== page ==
The payment gateway works as the middleman between you and the customer or your customer and the merchant, ensuring the transaction is carried out securely and promptly.
If you’re an online merchant, you don’t need to be a payment gateway expert, but it’s worth understanding the basics of how an online payment flows from your customer to your bank account.
Before we dive deep into the payment gateway we need to understand and to identify the key players in online payments. When your customer clicks the "pay" button , these are the key players involved in each transactions or payment process to your account:
- The Vendor : This is you , any online business offering products or services.
- The Customer : a customer, also called a Cardholder ,who wants to access the services or products that the vendor selling , and initiates the payment process or transactions.
- The Issuing bank: It's the customers bank , that issues the cardholder's debit or credit card.
- The Receiving account or acquirer : It's the vendor's bank account who passes the vendor's transactions to the issuing bank to receive the payments.
Why do we need a payment gateway?
You might be thinking why do we need a payment gateway as a middleman between above process. Here i will tell you why .why it has a significant role in the transactions.
How can you be sure that , the card the customer is using is their card ?. All the online transactions are card-not -present transactions.Hence its too important to avoid any kind of fraudster activities.
A payment gateway is the gatekeeper of your customer’s payment data. For online merchants, a payment gateway relays the information from you, the merchant, to the acquirer and the issuing bank using data encryption to keep unwanted threats away from the sensitive card data. Aside from fraud management, a payment gateway also protects merchants from expired cards, insufficient funds, closed accounts or exceeding credit limits.
Now that you’ve understood why vendors need a payment gateway, let’s take a step further and analyze how a payment gateway works throughout the payment journey.
The customer chooses the product or service they want to purchase and proceeds to the payment page. Most payment gateways offer you different options for your payment page. Vendor’s payment gateway offers you the below options for your payment page tailor-made for your business needs:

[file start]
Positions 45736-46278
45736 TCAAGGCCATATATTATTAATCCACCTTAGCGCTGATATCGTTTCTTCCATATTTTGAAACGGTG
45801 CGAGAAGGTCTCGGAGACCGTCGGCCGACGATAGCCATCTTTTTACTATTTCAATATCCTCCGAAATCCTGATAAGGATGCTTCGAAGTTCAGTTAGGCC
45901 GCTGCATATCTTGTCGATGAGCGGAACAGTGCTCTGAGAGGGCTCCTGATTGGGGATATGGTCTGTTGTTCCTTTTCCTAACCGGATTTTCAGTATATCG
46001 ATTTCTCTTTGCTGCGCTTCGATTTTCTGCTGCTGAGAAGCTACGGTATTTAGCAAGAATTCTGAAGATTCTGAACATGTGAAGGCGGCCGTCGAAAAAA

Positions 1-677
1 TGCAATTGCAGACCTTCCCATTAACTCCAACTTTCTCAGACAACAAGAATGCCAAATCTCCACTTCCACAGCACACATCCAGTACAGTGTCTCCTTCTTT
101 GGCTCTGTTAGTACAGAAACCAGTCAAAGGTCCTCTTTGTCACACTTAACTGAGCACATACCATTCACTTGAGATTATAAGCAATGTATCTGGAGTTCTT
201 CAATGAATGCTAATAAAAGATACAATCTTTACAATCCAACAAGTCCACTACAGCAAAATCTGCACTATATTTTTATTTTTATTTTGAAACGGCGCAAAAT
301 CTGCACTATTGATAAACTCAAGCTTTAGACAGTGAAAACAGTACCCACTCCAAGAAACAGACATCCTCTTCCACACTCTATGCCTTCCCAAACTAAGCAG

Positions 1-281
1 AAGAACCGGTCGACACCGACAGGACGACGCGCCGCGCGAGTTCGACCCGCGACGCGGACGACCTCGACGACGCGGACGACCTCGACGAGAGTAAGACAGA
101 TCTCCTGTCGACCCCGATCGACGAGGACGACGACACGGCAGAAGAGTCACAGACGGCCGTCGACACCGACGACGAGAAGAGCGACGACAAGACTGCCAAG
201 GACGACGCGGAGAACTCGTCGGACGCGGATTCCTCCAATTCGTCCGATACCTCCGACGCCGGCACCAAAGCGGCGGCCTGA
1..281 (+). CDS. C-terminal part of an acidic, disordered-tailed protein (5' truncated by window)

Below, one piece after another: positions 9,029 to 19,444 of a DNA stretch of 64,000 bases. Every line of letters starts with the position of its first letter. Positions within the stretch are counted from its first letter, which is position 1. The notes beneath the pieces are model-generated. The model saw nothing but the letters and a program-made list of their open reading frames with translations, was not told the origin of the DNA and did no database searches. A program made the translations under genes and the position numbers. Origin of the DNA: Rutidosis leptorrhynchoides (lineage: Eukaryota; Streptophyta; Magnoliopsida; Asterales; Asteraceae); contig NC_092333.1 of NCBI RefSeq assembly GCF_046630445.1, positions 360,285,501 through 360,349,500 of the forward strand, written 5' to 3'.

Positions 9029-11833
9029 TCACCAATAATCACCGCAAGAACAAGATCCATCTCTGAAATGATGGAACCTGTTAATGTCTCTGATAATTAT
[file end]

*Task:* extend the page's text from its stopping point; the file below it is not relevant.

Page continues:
- Hosted payment page
A hosted payment page is an out-of-the-box payment page where customers are redirected when they are ready to checkout. The payment gateway securely receives the transaction data before it passes it to the acquirer. A hosted payment page reduces the burden for online vendors if you don’t collect and/ or store the cardholder data on your server.
- Server-to-server integration
A server to server integration is also known as a direct integration as it enables communication between two servers; the vendor’s server with the payment gateway’s server. By requesting the card details on the payment page, a direct transaction can be initiated. Customers can finalise a card payment without being redirected to the payment page of the payment gateway, resulting in faster checkout, more consistent user experience and more control over the look and feel of the payment page from the merchant’s perspective. A server-to-server integration is suitable if you collect and/ or store the payment data before sending them to the payment gateway for processing.
- Client-side encryption
Client-side encryption, also known as encryption-at-source refers to encrypting sensitive on the client-side device before sending it to the merchant’s server. This enables the merchant to simplify your PCI compliance requirements. In a nutshell, it enables you to accept payments on your website while encrypting card data in your browser, using the payment gateway’s encryption library.
The customer enters their credit or debit card details on the payment page. These details include the cardholder’s name, card expiration date and CVV number (Card Verification Value). This information is securely passed onto your payment gateway, based on your integration (hosted payment page, server-to-server integration or client-side encryption).
The payment gateway tokenises or encrypts the card details and performs fraud checks before they send the card data to the acquiring bank.
The acquiring bank sends securely the information to the card schemes (Visa, Mastercard).
The card schemes perform another layer of fraud check and then send the payment data to the issuing bank.
The issuing bank, after performing fraud screening, authorises the transaction. The approved or declined payment message is transferred back from the card schemes, then to the acquirer.
The acquiring bank sends the approval or decline message back to the payment gateway who then transmits the message to the merchant. If the payment is approved, the acquirer collects the payment amount from the issuing bank and holds the fund into your merchant account (more on that later on).
deposits the funds into the merchant's account, a process which is known as the settlement; when the actual settlement will occur, depends on the agreement the merchant has with their payment gateway.
Based on the message, the merchant may either display a payment confirmation page or ask the customer to provide another payment method.
All this information on payment gateways may be overwhelming. We know that finding the right developing company would assist you with the all the information you required.The right partner will help you to develop and to integrate your online platforms. Here #Teccodd Digital plays the pivotal role reducing the cost of the development and giving the right advice to choose the development platforms and the gateways.